Good afternoon Chairman Rockefeller, Ranking Member Thune, and distinguished members of the committee. Thank you for the opportunity to appear before you to discuss issues related to the future of unmanned aviation in the US economy.
I am the director of the
While I applaud the
For example, in
Many government and watchdog agencies cite safety and privacy concerns as justification for delaying the use of drones for commercial applications. While I defer to my colleagues for a more detailed discussion about the privacy issues, in terms of safety, the statistics clearly indicate that safety across military drone platforms is greatly improving.
It is true that, according to accident data provided by the
A better question is to ask about the rate of drone safety improvement.
The military is not the only domain where recent drone safety records have surpassed that of humans. For the last 20 years, general aviation has had the highest accident rate overall for manned aircraft, and has not improved to the same degree as for all other categories of aircraft. Given recent Predator and general aviation safety accident rates, drones are now 25% safer than the general aviation community. As a former fighter pilot and a private pilot, I understand the importance of what I am saying - which is that a drone is, on average, a better pilot than I am.
For the first five years of operations, drones were more than twice as likely to have an accident as compared to manned aircraft. After fifteen years of operation, that number decreased to just 25% more likely. If this dramatic improvement in safety continues, theoretically drone safety could be on par with that of commercial aviation in just 10 years.
While I am not suggesting that passenger aircraft will become drones, I think it is important to look at these numbers in the context of the larger aviation safety picture. Manned aviation has formalized certification and inspection programs, as well as voluntary reporting programs, but as of now, the drone industry has no such parallel programs.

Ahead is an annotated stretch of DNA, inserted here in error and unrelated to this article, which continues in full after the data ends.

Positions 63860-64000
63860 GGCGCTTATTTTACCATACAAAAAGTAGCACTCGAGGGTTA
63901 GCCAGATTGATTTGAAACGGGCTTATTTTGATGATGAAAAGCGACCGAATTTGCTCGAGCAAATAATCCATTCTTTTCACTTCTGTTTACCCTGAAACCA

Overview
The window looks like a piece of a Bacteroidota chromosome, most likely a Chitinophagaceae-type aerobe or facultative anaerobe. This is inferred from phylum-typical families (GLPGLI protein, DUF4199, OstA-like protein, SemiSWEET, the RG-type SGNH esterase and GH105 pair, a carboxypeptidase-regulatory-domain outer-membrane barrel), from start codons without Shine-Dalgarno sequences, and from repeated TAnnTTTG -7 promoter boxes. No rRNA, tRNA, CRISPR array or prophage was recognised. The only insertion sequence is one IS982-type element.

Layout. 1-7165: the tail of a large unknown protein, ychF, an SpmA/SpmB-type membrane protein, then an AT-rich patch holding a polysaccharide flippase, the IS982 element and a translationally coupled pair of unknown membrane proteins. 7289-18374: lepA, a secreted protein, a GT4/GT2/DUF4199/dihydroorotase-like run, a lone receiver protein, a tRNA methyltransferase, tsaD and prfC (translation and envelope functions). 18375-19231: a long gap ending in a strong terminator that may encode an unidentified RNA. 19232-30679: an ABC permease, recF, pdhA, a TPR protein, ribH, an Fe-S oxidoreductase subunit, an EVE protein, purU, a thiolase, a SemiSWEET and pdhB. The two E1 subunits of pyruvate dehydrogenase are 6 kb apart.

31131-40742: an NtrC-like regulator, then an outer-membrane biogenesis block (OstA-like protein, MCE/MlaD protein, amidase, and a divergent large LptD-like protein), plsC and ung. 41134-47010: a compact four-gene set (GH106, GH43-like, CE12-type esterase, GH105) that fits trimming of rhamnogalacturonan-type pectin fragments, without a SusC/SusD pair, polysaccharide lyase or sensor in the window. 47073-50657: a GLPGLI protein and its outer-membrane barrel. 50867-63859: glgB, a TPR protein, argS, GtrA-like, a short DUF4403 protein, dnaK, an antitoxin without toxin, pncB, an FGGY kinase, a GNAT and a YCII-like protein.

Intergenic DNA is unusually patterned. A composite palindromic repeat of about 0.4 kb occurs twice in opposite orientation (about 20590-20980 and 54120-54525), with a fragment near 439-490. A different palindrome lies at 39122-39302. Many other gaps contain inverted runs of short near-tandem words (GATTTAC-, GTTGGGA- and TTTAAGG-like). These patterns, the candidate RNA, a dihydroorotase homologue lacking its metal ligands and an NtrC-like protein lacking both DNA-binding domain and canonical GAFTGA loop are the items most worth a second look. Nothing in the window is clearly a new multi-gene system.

Despite this lack of a formalized safety program, drone accident rates have improved dramatically over the last 20 years because of industry self-regulation and customer demand. While there is certainly still a long road ahead to improve drone safety, adapting tried and true safety programs from manned aviation to unmanned, in addition to strong industry buy-in will be key in improving drone safety for the myriad of anticipated future missions.
As optimistic as I am about the improving safety accident rates of drones and what this could mean in terms of commercial growth, I am decidedly less optimistic about the ability of this country to grow the workforce it needs to design, deploy, and manage these systems. With current fiscal belt tightening, research and development budgets across government agencies have been significantly cut. This means that universities cannot produce enough graduates for drone and other autonomous system development like driverless cars, who need to be experts in hardware, software, and human-machine interaction.
This choking of the pipeline not only hurts industry, who is desperate for such graduates, especially those that are US citizens, but this particularly hurts the government who cannot maintain sufficient staffing in the number of people it needs who can understand much less manage such complex systems.
In conclusion, I believe that drones have made great safety strides over the past twenty years, but will only become better when formalized safety practices are adapted from manned aviation. But in this implementation, this country needs to move more expeditiously towards the integration of drones into the national airspace. Lastly, government funding in drone and other related autonomous technologies needs to grow at least an order of magnitude to regain global leadership in an area in which we are now woefully behind.
Read this original document at: http://www.commerce.senate.gov/public/?a=Files.Serve&File_id=61a2cf9a-1ce3-4e05-bce5-fe60e47e3230
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